Reducing the serving portion size of meat is one easy way to cut back on saturated fat. Choosing leaner cuts of meat and removing the skin of poultry are two ways to reduce saturated fat in meat. Instead of burger in common recipes like tacos, casseroles, chili con carne and spaghetti with meat sauce, try grinding chicken breast in a food processor and substituting all or part of the burger with ground chicken. Also, you can become creative by combining or replacing some or all of the meat in some recipes with beans or tofu; neither of which have saturated fat. Using beans and tofu will not only reduce saturated fat, but also will increase the fiber content of the recipe. You don’t have to go all the way; don’t forget incrementalism; you can mix tofu; ground chicken and some beans for your tacos.

Reducing or eliminating processed meat

If you’re trying to get away from processed meat; try using chicken tenders (little strips of breast meat) or shrimp.

One thing that I do is making sausage-tasting ground meat; the following is the recipe that I use:

Sausage-tasting ground turkey or ground chicken spices- (Good with greens and white beans; pasta sauce or any recipe that you would use sausage.)

¼ to ½ teaspoon fennel seed

1/8 teaspoon red pepper flakes

1/8 teaspoon ground black pepper

½ teaspoon dried minced garlic (or add the garlic when you cook the ground meat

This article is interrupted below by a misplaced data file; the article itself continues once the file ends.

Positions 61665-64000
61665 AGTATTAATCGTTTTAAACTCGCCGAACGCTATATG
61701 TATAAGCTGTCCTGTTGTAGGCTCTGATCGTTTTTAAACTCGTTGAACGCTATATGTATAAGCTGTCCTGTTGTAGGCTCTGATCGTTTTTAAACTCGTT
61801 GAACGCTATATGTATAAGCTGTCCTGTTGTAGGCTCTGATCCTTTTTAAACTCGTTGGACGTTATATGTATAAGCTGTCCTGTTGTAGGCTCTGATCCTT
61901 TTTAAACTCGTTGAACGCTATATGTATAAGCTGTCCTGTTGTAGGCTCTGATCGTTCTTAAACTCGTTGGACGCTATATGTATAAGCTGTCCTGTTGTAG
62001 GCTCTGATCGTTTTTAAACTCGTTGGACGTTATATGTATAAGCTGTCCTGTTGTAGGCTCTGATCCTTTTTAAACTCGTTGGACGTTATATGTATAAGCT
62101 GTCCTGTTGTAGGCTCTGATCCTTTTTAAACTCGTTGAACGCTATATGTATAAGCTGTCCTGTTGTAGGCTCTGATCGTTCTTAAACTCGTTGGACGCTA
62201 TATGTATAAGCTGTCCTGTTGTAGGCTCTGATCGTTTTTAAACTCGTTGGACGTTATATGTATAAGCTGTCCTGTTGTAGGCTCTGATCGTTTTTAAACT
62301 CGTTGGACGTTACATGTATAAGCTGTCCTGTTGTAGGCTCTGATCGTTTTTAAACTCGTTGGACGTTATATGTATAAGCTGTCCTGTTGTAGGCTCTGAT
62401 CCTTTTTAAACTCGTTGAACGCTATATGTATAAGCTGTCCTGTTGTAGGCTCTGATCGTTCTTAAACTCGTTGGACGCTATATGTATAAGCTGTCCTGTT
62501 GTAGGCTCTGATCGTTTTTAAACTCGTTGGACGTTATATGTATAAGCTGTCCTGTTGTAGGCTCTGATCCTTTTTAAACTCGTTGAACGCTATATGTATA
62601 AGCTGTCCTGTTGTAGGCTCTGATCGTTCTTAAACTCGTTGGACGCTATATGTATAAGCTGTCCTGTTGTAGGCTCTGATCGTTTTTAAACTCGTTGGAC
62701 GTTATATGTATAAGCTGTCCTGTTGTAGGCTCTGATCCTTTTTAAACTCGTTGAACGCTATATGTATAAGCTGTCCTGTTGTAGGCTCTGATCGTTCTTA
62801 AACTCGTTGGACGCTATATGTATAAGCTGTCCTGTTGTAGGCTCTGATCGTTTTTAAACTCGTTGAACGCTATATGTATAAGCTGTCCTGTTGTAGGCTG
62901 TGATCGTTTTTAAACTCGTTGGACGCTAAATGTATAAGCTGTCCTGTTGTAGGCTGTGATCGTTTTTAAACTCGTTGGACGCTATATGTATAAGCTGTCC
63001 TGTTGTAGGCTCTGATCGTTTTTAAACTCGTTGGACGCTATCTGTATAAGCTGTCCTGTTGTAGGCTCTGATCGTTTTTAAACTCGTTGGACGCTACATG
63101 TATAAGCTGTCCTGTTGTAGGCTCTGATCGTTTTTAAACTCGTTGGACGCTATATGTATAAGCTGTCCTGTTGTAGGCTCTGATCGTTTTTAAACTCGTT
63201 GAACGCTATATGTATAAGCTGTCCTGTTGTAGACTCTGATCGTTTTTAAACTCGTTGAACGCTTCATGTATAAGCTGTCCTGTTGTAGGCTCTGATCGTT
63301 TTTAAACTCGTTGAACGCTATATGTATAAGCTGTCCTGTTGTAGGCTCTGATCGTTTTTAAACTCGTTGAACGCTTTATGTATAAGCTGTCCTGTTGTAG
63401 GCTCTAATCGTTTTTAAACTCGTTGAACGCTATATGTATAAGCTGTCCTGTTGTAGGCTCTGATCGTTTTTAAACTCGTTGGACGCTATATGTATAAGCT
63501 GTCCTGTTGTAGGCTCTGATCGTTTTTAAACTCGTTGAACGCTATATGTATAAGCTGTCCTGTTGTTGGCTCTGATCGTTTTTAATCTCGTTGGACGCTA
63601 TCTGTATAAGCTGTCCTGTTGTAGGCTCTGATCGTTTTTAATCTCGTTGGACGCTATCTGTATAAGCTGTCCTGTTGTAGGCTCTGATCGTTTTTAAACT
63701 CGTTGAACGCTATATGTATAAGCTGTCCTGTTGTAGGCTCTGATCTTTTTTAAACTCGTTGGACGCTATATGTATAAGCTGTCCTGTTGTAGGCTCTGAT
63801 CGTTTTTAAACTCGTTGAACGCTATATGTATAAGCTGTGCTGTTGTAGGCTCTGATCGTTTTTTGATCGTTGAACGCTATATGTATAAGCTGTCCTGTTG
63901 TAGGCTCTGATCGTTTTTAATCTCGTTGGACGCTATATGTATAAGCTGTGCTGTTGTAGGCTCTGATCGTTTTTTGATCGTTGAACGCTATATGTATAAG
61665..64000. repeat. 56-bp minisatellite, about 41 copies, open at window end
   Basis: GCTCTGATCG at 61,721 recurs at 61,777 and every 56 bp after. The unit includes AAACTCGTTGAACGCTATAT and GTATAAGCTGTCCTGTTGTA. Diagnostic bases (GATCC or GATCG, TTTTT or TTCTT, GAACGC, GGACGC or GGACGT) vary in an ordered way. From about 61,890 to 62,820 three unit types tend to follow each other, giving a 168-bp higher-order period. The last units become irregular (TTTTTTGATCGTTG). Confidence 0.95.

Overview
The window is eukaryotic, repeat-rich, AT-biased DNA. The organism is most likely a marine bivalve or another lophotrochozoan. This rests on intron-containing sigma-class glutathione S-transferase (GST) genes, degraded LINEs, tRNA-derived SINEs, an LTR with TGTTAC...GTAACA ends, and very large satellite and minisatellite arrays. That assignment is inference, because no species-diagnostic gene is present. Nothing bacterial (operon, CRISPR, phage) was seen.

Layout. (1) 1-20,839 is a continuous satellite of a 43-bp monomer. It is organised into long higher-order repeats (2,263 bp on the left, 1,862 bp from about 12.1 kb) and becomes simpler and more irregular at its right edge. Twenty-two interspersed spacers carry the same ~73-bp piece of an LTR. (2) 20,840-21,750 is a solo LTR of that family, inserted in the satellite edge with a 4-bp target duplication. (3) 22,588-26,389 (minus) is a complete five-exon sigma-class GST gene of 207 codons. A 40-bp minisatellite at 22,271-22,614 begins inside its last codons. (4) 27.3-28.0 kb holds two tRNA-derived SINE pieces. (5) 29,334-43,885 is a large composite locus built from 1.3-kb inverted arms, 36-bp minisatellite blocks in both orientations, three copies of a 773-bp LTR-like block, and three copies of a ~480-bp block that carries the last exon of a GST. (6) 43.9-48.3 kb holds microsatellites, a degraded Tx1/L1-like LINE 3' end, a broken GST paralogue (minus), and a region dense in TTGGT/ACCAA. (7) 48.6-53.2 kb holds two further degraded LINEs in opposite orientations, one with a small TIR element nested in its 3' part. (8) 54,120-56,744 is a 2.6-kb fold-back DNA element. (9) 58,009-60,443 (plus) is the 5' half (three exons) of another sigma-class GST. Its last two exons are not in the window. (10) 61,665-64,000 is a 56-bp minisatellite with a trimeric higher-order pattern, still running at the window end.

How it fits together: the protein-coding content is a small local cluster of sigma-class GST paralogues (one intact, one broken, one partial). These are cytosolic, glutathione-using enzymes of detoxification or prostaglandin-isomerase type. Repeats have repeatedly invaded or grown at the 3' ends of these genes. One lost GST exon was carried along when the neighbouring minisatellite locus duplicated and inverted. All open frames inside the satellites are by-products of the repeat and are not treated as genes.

1/8 teaspoon nutmeg

1/8 teaspoon ginger

½ teaspoon rubbed sage

½ teaspoon thyme

Salt to taste

Mix all ingredients with extra virgin olive oil, fry about ½ pound of ground turkey or chicken, turning frequently, until browned.

Hint: I generally make 10 or 12 sandwich bags of spice packets and then they’re already mixed when I’m ready to use them. Getting the spices out once saves me time.

Increasing fiber

One easy way to increase fiber is to switch to whole grains. If you make your own pancake mix and quick breads it’s easy to make the switch. There are excellent whole grain pasta choices now; so that’s not a problem. I made brown rice for my grandchildren a few days ago; they like my rice better that the white rice that is served at home. I’ve discovered with multiple grandchildren from different families, that brown rice is an easy switch.

Boosting nutrition

The other day I was cooking for a couple of grandchildren; I know that zucchini is not their favorite. So I grated a food processor container full of zucchini and added it to pasta sauce. I added some extra garlic, oregano, basil and a little extra pepper. They loved the recipe. I didn’t discuss the zucchini, but I guess that I could have, because they liked it.

I know that I could continue writing and sharing ideas, but enough already, start cooking! You can become a creative chef in your own kitchen. Incrementalism is a great way to get going on making some changes. Decide what your goal is and begin in that area. A change here and a change there will gradually help you accomplish your nutrition goals – let your creative juices flow.